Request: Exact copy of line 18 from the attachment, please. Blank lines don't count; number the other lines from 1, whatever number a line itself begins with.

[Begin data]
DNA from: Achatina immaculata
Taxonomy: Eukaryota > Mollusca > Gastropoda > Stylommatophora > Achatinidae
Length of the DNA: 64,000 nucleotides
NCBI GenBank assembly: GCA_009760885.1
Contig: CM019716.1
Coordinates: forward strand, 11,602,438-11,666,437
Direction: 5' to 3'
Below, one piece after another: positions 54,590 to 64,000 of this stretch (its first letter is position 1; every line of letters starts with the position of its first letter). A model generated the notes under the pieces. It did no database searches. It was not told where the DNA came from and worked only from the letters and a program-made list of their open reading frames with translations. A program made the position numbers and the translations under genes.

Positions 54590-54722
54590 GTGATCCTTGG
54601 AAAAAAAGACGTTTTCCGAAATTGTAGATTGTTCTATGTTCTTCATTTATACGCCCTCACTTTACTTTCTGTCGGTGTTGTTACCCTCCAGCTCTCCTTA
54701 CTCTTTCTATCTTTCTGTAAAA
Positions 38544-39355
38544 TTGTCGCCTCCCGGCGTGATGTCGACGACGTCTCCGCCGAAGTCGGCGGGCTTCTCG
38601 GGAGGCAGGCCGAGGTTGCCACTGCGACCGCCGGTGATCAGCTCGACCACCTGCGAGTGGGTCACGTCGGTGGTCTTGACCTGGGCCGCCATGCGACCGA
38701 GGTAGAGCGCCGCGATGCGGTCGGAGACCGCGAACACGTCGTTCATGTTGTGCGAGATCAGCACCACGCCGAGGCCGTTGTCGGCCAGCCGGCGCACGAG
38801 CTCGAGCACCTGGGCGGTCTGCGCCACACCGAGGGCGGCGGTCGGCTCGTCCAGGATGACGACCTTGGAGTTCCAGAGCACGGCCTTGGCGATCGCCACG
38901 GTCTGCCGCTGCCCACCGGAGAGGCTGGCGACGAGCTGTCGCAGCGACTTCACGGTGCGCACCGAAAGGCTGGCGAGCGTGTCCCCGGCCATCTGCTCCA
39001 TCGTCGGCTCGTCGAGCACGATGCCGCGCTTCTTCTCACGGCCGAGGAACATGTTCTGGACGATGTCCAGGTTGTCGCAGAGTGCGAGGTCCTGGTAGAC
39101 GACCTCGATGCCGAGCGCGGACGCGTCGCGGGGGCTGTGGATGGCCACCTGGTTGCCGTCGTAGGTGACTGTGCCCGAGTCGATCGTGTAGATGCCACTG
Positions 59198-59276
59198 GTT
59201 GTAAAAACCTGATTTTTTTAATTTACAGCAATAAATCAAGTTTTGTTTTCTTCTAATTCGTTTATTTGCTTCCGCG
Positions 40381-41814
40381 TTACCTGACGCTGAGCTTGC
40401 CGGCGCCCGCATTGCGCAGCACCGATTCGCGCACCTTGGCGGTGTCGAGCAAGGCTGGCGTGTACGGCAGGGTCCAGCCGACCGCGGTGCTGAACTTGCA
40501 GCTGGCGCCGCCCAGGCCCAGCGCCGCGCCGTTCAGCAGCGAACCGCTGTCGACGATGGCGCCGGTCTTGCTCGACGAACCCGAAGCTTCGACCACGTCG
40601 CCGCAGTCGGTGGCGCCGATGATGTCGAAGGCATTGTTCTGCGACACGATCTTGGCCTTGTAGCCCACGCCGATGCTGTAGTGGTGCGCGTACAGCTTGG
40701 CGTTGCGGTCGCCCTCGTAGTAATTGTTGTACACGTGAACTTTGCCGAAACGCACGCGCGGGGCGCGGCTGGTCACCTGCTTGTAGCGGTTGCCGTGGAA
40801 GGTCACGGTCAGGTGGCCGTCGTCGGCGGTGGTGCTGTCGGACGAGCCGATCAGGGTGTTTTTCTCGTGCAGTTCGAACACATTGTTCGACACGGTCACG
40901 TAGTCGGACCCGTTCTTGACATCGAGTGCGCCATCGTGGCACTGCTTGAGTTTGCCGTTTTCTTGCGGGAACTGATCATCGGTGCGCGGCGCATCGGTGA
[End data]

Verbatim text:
38901 GTCTGCCGCTGCCCACCGGAGAGGCTGGCGACGAGCTGTCGCAGCGACTTCACGGTGCGCACCGAAAGGCTGGCGAGCGTGTCCCCGGCCATCTGCTCCA